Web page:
Monday, February 13, 2017

Valentines Edition 142 Love Fish Nerds Style with Great Beer Adventure 2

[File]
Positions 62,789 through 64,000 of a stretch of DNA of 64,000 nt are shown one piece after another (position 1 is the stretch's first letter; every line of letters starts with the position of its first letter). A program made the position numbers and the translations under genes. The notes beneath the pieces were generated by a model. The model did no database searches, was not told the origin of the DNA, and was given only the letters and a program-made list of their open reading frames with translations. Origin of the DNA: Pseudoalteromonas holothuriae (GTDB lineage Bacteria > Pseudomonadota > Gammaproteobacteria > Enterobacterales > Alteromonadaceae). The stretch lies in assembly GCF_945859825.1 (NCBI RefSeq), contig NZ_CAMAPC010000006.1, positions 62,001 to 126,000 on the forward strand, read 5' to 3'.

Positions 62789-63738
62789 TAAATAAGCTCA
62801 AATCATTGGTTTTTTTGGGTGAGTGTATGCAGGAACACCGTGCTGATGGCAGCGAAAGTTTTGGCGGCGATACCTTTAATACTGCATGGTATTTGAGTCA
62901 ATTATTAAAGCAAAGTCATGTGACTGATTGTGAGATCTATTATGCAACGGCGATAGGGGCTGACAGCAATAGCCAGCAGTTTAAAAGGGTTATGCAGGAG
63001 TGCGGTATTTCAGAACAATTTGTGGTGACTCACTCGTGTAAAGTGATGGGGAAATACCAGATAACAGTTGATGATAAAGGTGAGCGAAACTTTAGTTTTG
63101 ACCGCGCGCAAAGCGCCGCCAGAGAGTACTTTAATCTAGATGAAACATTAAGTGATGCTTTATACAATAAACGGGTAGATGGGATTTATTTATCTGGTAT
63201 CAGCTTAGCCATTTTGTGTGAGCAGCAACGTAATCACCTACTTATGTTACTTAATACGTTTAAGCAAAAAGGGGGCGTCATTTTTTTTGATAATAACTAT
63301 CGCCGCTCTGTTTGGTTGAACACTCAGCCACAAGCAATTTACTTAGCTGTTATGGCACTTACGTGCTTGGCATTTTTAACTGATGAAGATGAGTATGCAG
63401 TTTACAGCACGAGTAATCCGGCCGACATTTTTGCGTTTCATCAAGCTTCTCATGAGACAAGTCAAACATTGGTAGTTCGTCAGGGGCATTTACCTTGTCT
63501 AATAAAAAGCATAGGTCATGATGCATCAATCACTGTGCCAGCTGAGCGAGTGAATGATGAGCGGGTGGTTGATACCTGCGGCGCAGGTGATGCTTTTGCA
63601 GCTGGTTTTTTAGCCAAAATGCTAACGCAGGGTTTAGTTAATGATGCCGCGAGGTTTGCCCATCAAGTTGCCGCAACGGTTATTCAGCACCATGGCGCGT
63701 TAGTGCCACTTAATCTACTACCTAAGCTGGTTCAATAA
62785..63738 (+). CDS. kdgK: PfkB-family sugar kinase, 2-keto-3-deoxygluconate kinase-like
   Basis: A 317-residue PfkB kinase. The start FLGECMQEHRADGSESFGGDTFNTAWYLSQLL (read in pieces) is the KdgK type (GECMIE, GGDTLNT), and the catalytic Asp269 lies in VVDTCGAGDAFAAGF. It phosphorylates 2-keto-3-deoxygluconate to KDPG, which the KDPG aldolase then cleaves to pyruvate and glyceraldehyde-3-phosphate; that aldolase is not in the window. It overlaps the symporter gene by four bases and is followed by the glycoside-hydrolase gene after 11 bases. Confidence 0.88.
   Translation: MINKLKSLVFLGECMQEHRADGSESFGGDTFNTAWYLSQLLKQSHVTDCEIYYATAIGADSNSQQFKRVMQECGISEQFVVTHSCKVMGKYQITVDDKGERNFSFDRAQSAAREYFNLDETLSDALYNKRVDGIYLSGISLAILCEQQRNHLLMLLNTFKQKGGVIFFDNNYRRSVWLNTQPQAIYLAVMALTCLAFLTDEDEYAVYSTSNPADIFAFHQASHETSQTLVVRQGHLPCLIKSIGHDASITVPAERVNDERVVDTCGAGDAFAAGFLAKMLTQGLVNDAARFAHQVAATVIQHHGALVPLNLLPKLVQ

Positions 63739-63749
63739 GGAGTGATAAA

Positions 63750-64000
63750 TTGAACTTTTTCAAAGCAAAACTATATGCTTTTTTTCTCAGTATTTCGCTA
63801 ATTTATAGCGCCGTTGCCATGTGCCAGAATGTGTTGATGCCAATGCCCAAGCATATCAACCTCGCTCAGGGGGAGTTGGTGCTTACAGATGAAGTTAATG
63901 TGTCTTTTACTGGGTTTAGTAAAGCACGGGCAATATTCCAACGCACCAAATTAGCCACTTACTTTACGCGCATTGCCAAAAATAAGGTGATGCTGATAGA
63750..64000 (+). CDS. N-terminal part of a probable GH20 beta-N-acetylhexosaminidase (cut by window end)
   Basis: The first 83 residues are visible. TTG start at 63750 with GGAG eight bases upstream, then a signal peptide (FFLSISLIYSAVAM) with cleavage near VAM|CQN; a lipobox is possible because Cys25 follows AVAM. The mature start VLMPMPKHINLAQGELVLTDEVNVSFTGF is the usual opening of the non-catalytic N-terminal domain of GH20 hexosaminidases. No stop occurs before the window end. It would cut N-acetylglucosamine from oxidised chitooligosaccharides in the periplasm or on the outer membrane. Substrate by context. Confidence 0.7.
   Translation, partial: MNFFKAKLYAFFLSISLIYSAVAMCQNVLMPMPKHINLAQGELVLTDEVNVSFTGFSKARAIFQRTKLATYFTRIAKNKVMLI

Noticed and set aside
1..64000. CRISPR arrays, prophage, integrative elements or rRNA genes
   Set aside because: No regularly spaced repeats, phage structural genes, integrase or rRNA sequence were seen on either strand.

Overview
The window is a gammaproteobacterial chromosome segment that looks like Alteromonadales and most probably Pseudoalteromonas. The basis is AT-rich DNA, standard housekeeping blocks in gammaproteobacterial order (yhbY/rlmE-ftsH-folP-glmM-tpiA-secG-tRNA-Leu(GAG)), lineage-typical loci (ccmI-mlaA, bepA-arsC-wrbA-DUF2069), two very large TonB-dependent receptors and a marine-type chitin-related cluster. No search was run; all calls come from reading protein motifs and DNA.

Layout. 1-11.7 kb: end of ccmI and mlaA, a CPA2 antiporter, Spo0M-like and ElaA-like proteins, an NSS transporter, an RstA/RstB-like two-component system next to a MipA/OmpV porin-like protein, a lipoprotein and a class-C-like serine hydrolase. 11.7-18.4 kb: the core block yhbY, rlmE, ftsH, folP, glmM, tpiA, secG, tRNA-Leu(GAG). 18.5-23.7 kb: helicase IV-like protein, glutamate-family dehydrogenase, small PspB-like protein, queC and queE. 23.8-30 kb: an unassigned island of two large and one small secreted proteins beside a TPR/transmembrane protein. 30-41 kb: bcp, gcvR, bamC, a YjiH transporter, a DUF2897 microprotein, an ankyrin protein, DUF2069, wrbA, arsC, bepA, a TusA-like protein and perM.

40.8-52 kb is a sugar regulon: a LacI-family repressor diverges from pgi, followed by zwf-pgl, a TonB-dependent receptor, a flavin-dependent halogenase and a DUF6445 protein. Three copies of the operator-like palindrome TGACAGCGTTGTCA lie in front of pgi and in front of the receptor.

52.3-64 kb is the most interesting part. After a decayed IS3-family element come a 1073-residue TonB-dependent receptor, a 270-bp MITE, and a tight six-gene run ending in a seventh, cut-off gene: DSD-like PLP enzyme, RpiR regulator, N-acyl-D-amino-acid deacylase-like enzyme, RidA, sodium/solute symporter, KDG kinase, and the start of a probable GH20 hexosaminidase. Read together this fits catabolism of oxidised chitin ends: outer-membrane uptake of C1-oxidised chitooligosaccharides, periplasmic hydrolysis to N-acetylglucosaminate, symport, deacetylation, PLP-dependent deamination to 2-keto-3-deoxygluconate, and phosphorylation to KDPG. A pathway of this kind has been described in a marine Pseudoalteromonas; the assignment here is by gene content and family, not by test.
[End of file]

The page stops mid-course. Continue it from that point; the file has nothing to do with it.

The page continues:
Intro Read, Dave Perry from Valentines Special SPECIAL gUEST Amanda from the Great Beer Adventure Podcast Clay - Hey Amanda, thanks for coming on the show! - Tell us about the Great Beer adventure, what is your origin story? What are you drinking tonight Well this is the Fish Nerds Valentines special, because nobody is more romantic than a nerd! Let’s talk about love making, and make no mistake, fish make lots of love.. Not sure if love is the right word! Preview for Next week’s show Saltfish= Another name for girl parts ... Next week we introduce a brand new segment for the show #FNbookclub Jeff Danaldson (Librarian) will lead us through a discussion about Cod: A Biography of the Fish that Changed the World-Mark-Kurlansky Segment 1 Fish Love Percula Clownfish: Your Mommy Was Your Daddy. (from In Disney's animated movie Finding Nemo, the animators forgot to tell you one thing about clownfish: they can change gender! Clownfish live in a group consisting of a breeding pair of male and female, as well as some non-breeding males. There is strict hierarchy based on size: the largest is the female, next largest is the male, and then the non-breeding males.If the female dies (or gets fished, I suppose), the male will change sex and become the female! Then the largest of the non-breeding males will get a promotion to become the breeding male. Sneaker Male The most common mating strategy involves a large adult male (age 7+) building a nest and then providing parental care for his offspring. The male will groom the eggs with his tail and will attack anything that comes near his nest. Males even protect the nest after the eggs have hatched. The larger the male, the better chances he will have of defending himself and his offspring. Nesting is a way for a male to show off his fitness and reproductive ability. These older males also develop a dark spot behind the gills and brilliant blue coloration, which is a very noticeable signal that the male is ready to mate. Physical displays that symbolize reproductive fitness are common in the animal kingdom, but this does not always mean the largest male is the only one to reproduce. There are adaptations within bluegill populations that work around the parental male life cycle. Some bluegill males use what scientists have named “cuckolding” or “sneaking”. Sneaker males, smaller and younger (age 2+) than their parental male competitors, wait until the nesting male and female are about to spawn. As the female begins releasing eggs into the water for the male to fertilize, the sneaker will dart into the nest and quickly release his milt (sperm) in the hopes that he will at least fertilize some of the eggs. Sneaker males are unusual enough but there are also “satellite” males. Smaller male bluegill will develop the coloration and behavior of female bluegill. Female bluegill lack the bright colors that males have. This helps disguise them from the larger, aggressive parental males. Once the male and female begin fertilization, the mimic will swim up to the female and release his milt. The adult male does not see it as a threat so both males are able to reproduce. These three life histories do not overlap. Parental males are always parental males since they tend to mature later in life. Sneakers and satellites begin mating around age 2 and usually live much short lives than male parents. This is where the tradeoff mentioned above becomes evident. Parental males live longer, mature at an older age and are the most likely to produce the most offspring. Sneakers and satellites mate at a younger age but will likely produce less viable offspring. It is currently unknown what determines if a male becomes a parent, sneaker or satellite. It is believed to be a combination of genetics as well as environmental pressures (such as a lake filled with many large males) that determine which life history a male will follow. A nightmare for Male Anglerfish When you think of an anglerfish, you probably think of something like the creature above: Big mouth. Gnarly teeth. Lure bobbing from its head. Endless nightmares following. During the 19th century, when scientists began to discover, describe, and classify anglerfish from a particular branch of the anglerfish family tree—the suborder Ceratioidei—that’s what they thought of, too. The problem was that they were only seeing half the picture. The specimens that they were working with were all female, and they had no idea where the males were or what they looked like. Researchers sometimes found some other fish that seemed to be related based on their body structure, but they lacked the fearsome maw and lure typical of ceratioids and were much smaller—sometimes only as long as six or seven millimeters—and got placed into separate taxonomic groups. It wasn’t until the 1920s—almost a full century after the first ceratioid was entered into the scientific record—that things started to become a little clearer. In 1922, Icelandic biologist Bjarni Saemundsson discovered a female ceratioid with two of these smaller fish attached to her belly by their snouts. He assumed it was a mother and her babies, but was puzzled by the arrangement. “I can form no idea of how, or when, the larvae, or young, become attached to the mother. I cannot believe that the male fastens the egg to the female,” he wrote. “This remains a puzzle for some future researchers to solve.” When Saemundsson kicked the problem down the road, it was Charles Tate Regan, working at the British Museum of Natural History in 1924, who picked it up. Regan also found a smaller fish attached to a female ceratioid. When he dissected it, he realized it wasn’t a different species or the female angler’s child. It was her mate. The “missing” males had been there all along, just unrecognized and misclassified, and Regan and other scientists, like Norwegian zoologist Albert Eide Parr, soon figured out why the male ceratioids looked so different. They don’t need lures or big mouths and teeth because they don’t hunt, and they don’t hunt because they have the females. The ceratioid male, Regan wrote, is “merely an appendage of the female, and entirely dependent on her for nutrition.” In other words, a parasite. When ceratioid males go looking for love, they follow a species-specific pheromone to a female, who will often aid their search further by flashing her bioluminescent lure. Once the male finds a suitable mate, he bites into her belly and latches on until his body fuses with hers. Their skin joins together, and so do their blood vessels, which allows the male to take all the nutrients he needs from his host/mate’s blood. The two fish essentially become one. Segment 2 Guides Corner, with Michael Frank PROMO The Fish Nerds are part of the Outdoor Podcast channel! All your outdoor podcasts needs on one feed! Check it out wherever you get your podcasts. Everyday another outdoor show! So fish shows, hunting shows, travel shows, camping shows and much more. Check it out! Segment 3: Product Reviews “Garmin Striker 4” fish finder Segment 4: Fish in the News Cod Love (Tweeted) Zachary David ‏@Adironzach @FishNerds Frozen fish in the news! Segment 5 Do fish kiss? Clay So that is it. you have listen to a couple of Fish Nerds when you could have been fishing, Amanda: We’d like to thank our families for supporting us while we podcast, go on fishing Quests and do all sorts of silly things that Nerds do. If you would like to support Fish Nerds you can go to and search for Fish Nerds and help us crowd fund this podcast! Clay Special thanks to Amanda from the Amanda: And until next time, follow the code of the Fish Nerd: Spawn early and often; Clay Avoid free lunches with strings attached; Amanda swim against the current every chance you get.